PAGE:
The Success Academy Charter School Network, featured in “Waiting for Superman,” claims to have some of the “best” test scores in NYC. However, the network also has an excessively high suspension rate and a pattern of counseling out students who do not conform to their standards of conduct and achievement. Karen Sprowal tells the story of her kindergarten son’s 12 days at Success Academy Charter School. Ms. Sprowal describes how her son was pushed out of the school and eventually embraced by a neighborhood public school, PS 75. Please watch and share!
“Our film was not the first nor the only thing to clue people in to the dangers of the corporate reform movement, but ‘The Inconvenient Truth Behind Waiting for Superman’ has proven to be an important piece of the ever-growing pushback and effort to preserve public education. “
-Mollie Bruhn in Kappan on the making of “The Inconvenient Truth Behind Waiting for Superman.”
A group of New York City public school teachers and parents from the Grassroots Education Movement wrote and produced this documentary in response to Davis Guggenheim’s highly misleading film, Waiting for “Superman.” Guggenheim’s film would have audiences believe that free-market competition, standardized tests, destroying teacher unions, and above all, the proliferation of charter schools are just what this country needs to create great schools.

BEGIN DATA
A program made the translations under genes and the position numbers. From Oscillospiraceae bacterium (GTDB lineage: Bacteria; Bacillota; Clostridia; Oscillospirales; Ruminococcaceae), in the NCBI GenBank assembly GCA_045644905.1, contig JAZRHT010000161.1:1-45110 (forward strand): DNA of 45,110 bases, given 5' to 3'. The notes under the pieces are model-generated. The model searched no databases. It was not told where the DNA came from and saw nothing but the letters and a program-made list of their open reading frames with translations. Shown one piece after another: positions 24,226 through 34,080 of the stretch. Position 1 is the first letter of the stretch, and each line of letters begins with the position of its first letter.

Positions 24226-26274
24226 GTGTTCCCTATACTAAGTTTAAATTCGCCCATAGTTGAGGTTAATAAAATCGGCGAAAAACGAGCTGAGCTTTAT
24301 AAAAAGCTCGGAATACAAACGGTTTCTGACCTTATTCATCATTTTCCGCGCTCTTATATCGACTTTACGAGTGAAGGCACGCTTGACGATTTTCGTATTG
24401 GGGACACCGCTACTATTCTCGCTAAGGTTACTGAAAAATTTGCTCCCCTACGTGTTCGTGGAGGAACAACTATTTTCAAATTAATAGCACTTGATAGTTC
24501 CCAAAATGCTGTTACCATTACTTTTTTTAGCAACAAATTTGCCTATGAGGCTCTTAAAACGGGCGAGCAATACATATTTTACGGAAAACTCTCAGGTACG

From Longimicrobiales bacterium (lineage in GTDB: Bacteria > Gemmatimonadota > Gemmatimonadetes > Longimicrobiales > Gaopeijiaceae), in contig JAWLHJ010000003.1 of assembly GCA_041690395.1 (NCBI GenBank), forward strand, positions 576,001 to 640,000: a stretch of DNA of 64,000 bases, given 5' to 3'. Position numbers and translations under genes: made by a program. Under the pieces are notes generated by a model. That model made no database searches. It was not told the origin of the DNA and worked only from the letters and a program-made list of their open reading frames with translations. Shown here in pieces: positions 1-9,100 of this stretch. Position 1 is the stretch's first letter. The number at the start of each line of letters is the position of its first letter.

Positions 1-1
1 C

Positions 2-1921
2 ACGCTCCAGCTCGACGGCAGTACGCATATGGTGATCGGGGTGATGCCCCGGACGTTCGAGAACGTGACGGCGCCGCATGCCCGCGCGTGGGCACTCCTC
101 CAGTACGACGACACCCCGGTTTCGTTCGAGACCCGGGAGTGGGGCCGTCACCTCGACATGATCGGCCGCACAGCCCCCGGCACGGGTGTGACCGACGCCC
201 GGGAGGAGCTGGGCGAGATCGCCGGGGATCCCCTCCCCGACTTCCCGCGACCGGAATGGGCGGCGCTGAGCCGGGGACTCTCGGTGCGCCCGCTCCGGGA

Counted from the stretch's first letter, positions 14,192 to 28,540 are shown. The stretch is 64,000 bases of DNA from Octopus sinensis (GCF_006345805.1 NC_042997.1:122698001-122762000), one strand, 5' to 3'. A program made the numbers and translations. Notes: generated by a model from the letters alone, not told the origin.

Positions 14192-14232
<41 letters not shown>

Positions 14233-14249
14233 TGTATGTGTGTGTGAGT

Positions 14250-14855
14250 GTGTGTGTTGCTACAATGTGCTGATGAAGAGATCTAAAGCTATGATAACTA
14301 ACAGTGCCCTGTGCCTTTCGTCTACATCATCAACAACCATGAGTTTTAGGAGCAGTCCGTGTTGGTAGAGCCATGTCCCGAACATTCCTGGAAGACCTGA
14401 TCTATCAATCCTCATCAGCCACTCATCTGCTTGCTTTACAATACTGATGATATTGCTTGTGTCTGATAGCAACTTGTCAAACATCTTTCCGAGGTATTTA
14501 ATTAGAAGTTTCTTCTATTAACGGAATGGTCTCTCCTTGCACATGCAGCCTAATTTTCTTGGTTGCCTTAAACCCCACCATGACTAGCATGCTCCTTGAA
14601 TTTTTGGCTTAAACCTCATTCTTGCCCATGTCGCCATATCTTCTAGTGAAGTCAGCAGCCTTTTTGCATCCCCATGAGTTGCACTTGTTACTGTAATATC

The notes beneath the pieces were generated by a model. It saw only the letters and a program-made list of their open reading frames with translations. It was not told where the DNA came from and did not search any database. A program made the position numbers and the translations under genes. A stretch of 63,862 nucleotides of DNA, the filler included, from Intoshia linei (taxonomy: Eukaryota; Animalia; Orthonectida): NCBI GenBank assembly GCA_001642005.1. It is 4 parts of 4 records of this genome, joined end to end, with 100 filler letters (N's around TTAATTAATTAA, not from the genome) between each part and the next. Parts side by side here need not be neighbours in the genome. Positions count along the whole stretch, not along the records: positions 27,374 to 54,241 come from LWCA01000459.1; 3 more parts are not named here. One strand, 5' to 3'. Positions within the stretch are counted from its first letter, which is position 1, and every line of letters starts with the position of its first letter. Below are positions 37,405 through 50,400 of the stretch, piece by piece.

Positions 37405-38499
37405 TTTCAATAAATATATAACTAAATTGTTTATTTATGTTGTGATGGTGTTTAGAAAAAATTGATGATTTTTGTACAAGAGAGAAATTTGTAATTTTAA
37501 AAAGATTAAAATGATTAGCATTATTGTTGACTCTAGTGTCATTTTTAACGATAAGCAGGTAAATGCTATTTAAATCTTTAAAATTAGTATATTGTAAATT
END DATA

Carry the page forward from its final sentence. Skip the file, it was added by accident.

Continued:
The film, The Inconvenient Truth Behind Waiting for Superman highlights the real life experiences of public school parents and educators to show how these so-called reforms are actually hurting education. The film talks about the kinds of real reform–inside schools and in society as a whole–that we urgently need to genuinely transform education in this country.
Since the official premiere of GEM’s film at the Assembly Hall of The Riverside Church in Harlem on May 19, 2011 featuring historian Diane Ravitch as our honored guest, our free offer of the DVD and permission to copy and distribute copies of the film have produced an estimated 15,000 copies in circulation. Requests have come in from all 50 states and 6 continents. Screenings have been set up by unions, parent groups, college professors and libraries all over the nation, in India, Turkey, England, New Zealand and Australia.
ORDER A DVD FOR YOURSELF HERE.